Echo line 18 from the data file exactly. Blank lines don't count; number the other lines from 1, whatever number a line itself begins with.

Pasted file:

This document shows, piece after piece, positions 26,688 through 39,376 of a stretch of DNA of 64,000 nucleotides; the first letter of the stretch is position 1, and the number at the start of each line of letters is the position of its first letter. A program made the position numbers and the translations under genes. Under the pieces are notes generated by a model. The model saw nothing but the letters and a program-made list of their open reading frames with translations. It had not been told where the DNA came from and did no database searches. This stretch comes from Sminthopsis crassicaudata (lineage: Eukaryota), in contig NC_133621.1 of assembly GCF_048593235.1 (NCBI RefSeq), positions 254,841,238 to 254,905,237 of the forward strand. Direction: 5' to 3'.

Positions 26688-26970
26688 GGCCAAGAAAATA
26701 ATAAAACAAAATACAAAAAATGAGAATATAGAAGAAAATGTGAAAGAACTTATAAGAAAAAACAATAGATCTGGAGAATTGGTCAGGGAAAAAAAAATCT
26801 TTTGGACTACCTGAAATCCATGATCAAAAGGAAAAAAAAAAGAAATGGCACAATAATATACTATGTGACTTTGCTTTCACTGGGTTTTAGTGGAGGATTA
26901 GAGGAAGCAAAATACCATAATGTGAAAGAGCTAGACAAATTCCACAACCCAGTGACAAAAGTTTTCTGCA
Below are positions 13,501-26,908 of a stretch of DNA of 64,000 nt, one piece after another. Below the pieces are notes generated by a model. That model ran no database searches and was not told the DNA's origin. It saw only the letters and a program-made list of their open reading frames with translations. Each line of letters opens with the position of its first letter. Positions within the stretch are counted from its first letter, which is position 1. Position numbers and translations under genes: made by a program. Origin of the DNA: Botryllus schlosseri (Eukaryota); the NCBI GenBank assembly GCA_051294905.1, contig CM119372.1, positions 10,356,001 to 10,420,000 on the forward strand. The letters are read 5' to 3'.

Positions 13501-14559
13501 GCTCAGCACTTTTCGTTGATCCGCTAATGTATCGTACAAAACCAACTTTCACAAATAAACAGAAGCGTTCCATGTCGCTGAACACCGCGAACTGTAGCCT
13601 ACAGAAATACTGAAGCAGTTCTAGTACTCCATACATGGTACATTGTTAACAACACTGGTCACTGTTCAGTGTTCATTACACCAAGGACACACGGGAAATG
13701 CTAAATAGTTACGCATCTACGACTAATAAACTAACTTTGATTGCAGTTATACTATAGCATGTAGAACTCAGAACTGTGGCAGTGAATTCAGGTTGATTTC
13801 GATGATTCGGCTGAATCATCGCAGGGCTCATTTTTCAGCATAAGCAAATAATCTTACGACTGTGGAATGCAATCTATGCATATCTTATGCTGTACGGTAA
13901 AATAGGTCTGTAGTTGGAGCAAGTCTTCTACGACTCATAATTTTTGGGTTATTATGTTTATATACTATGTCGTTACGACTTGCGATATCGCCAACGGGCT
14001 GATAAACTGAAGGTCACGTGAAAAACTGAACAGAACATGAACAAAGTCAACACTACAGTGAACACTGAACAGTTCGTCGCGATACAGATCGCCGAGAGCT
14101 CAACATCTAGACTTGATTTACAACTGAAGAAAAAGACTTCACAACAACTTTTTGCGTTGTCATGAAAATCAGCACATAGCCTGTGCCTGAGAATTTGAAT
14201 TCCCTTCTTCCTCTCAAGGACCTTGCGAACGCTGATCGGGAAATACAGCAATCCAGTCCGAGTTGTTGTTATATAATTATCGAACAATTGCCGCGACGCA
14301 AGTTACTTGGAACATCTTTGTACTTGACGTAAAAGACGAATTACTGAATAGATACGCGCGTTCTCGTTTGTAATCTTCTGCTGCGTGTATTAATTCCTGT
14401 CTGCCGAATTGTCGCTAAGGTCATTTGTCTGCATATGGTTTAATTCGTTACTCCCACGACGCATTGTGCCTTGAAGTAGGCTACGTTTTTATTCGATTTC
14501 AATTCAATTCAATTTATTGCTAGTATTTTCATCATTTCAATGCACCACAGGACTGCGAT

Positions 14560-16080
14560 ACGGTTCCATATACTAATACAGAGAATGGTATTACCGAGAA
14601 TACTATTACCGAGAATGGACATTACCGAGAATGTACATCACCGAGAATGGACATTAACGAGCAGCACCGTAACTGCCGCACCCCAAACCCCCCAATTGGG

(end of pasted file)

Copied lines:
14401 CTGCCGAATTGTCGCTAAGGTCATTTGTCTGCATATGGTTTAATTCGTTACTCCCACGACGCATTGTGCCTTGAAGTAGGCTACGTTTTTATTCGATTTC